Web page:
Supplement support for physical discomfort

 

Besides making changes to your diet and lifestyle, you may wish to consider the following supplement to help manage discomfort.

 

Magnesium

Magnesium is an essential mineral that plays an integral role in many body processes. It’s often recommended by nutritionists since it contributes to the maintenance of normal muscle function.
 

PEA

PEA belongs to a group of natural compounds which are vital for chemical signalling in the body, and it can be found in almost every cell in the body. It is naturally produced when cells are damaged or threatened.  It’s a popular choice to tackle those niggles that might hold you back.
 

Vitamin D3

Vitamin D3 is essential for muscle and bone function, making it a popular choice.

 

Devil’s Claw

Devil's Claw is a traditional herbal medicinal product used for the relief of backache, rheumatic or muscular pain, and general aches and pains in the muscles and joints.

 

Glucosamine & Chondroitin

The combination of glucosamine and chondroitin has become one of the most popular supplements with millions of people choosing to take it on a regular basis. Many people choose to take it alongside Devil’s Claw.

 

Turmeric

Turmeric has a long history of use in health and wellness. Curcumin, the natural compound found in turmeric, is said to be responsible for the spice’s properties. 

 

Omega-3s

 

Found in oily fish and microalgae, the long-chain omega-3 fatty acids are important for good overall health. Omega-3s are often recommended as a perfect partner to Devil’s Claw.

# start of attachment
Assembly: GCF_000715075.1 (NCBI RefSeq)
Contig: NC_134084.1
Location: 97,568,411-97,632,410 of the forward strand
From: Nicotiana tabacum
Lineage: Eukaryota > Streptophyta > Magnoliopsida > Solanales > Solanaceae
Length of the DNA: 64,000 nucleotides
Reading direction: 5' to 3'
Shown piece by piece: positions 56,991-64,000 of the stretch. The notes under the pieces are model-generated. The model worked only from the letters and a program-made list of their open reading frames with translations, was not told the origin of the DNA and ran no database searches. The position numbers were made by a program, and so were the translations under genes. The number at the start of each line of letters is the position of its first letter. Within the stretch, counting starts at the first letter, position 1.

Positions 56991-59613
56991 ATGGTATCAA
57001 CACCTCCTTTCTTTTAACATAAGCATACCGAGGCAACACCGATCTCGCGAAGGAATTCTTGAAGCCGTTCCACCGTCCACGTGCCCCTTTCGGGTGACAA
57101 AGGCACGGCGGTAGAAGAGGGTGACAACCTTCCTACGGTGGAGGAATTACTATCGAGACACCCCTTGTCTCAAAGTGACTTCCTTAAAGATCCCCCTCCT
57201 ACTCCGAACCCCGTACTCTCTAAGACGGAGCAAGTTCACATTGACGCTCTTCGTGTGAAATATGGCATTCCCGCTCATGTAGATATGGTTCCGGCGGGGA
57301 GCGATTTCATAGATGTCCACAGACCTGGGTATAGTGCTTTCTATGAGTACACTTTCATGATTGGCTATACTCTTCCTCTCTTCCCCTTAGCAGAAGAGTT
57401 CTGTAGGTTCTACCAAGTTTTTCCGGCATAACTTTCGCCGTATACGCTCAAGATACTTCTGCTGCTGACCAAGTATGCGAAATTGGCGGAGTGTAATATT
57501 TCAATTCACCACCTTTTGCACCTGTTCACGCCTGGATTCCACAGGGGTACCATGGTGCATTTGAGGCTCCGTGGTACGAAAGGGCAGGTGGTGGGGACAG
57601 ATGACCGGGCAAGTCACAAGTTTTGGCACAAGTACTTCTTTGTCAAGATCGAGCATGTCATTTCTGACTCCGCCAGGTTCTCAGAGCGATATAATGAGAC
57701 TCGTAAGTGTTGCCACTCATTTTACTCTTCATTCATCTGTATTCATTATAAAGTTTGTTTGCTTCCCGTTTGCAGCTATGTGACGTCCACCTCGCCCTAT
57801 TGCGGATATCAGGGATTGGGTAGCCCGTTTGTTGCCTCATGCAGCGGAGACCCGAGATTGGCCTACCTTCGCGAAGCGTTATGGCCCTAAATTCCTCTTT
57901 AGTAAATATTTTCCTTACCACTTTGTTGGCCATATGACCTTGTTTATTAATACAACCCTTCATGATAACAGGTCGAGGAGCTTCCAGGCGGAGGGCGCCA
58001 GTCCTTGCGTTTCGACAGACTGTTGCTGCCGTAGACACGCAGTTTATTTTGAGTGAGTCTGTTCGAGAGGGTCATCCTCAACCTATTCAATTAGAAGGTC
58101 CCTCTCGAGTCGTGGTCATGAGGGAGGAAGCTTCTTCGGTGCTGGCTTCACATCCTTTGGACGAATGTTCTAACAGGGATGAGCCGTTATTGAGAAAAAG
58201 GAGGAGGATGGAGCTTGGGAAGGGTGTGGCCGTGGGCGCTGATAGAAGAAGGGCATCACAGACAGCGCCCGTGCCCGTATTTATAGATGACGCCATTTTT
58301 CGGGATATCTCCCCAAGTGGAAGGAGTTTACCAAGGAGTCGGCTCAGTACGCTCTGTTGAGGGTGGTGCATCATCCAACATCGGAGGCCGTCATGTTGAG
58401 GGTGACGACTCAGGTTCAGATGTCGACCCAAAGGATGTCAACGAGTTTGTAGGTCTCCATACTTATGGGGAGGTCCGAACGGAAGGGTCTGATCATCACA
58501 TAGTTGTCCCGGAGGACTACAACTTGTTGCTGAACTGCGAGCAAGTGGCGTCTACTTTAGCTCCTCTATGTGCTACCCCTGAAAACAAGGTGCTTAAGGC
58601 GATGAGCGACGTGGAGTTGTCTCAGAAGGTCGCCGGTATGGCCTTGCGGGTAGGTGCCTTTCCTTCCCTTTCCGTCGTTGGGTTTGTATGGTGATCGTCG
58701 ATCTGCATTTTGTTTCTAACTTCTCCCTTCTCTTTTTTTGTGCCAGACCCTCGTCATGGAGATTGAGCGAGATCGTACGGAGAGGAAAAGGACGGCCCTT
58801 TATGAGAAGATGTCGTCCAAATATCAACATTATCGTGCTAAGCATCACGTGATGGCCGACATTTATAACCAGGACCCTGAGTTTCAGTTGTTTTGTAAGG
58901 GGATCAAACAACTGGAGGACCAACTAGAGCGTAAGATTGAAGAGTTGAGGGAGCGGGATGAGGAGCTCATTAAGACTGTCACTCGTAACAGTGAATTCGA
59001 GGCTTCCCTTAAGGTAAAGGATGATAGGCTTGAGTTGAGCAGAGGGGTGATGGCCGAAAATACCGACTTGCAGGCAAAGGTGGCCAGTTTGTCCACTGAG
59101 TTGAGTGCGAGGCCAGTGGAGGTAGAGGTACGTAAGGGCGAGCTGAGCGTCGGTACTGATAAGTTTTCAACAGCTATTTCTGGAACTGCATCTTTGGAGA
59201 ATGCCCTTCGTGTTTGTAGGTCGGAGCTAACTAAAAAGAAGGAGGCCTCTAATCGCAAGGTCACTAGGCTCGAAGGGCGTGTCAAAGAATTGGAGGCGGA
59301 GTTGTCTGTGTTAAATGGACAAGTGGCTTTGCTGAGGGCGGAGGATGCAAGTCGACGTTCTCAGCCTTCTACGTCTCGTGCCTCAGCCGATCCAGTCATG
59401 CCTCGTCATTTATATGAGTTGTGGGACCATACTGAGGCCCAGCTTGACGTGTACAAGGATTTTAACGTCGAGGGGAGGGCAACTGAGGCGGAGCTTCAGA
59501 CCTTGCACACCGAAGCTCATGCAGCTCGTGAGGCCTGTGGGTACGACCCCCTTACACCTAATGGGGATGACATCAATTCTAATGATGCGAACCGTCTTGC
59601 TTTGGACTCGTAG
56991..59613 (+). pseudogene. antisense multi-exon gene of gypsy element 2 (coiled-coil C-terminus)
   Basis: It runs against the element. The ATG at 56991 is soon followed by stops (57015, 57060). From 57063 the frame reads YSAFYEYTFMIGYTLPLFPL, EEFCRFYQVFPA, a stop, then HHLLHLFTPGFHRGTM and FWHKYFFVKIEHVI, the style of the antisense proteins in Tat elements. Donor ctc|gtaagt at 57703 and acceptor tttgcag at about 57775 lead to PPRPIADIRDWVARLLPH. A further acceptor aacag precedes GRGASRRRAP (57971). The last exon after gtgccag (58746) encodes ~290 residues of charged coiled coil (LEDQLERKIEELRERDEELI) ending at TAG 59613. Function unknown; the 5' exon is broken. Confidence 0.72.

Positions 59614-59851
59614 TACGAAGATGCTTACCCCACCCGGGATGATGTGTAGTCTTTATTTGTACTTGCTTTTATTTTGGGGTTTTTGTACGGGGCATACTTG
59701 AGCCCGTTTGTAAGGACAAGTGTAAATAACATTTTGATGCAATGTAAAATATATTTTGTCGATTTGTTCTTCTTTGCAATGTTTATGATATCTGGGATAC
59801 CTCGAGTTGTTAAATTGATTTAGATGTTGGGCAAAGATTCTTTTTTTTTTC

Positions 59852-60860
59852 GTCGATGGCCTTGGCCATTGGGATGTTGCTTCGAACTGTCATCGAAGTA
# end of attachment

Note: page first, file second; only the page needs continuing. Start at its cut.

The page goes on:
Rosehip

Regarded as a 'super-fruit' by herbalists, rosehip is a popular choice for those who take Glucosamine or Devil’s Claw.

 

Want to find out more?

 
Read more of our resources on managing physical discomfort here. You can also reach out to our expert Nutrition Advice team to receive free nutrition advice. No matter how small your query, they’re happy to help.
 
Call: 01892 352927
Email: nutrition@naturesbest.co.uk
Write: Nature’s Best Ltd. Century Place, Tunbridge Wells, Kent, TN2 3BE    


 

References:

  1. Available online: https://pubmed.ncbi.nlm.nih.gov/31551115/

  2. Available online: https://pubmed.ncbi.nlm.nih.gov/30219471/

  3. Available online: https://www.jpain.org/article/S1526-5900(16)30334-0/fulltext

  4. Available online: https://www.ncbi.nlm.nih.gov/pmc/articles/PMC6768701

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Our Author - Olivia Salter

Olivia

Olivia Salter has always been an avid health nut. After graduating from the University of Bristol, she began working for a nutritional consultancy where she discovered her passion for all things wellness-related. There, she executed much of the company’s content marketing strategy and found her niche in health writing, publishing articles in Women’s Health, Mind Body Green, Thrive and Psychologies.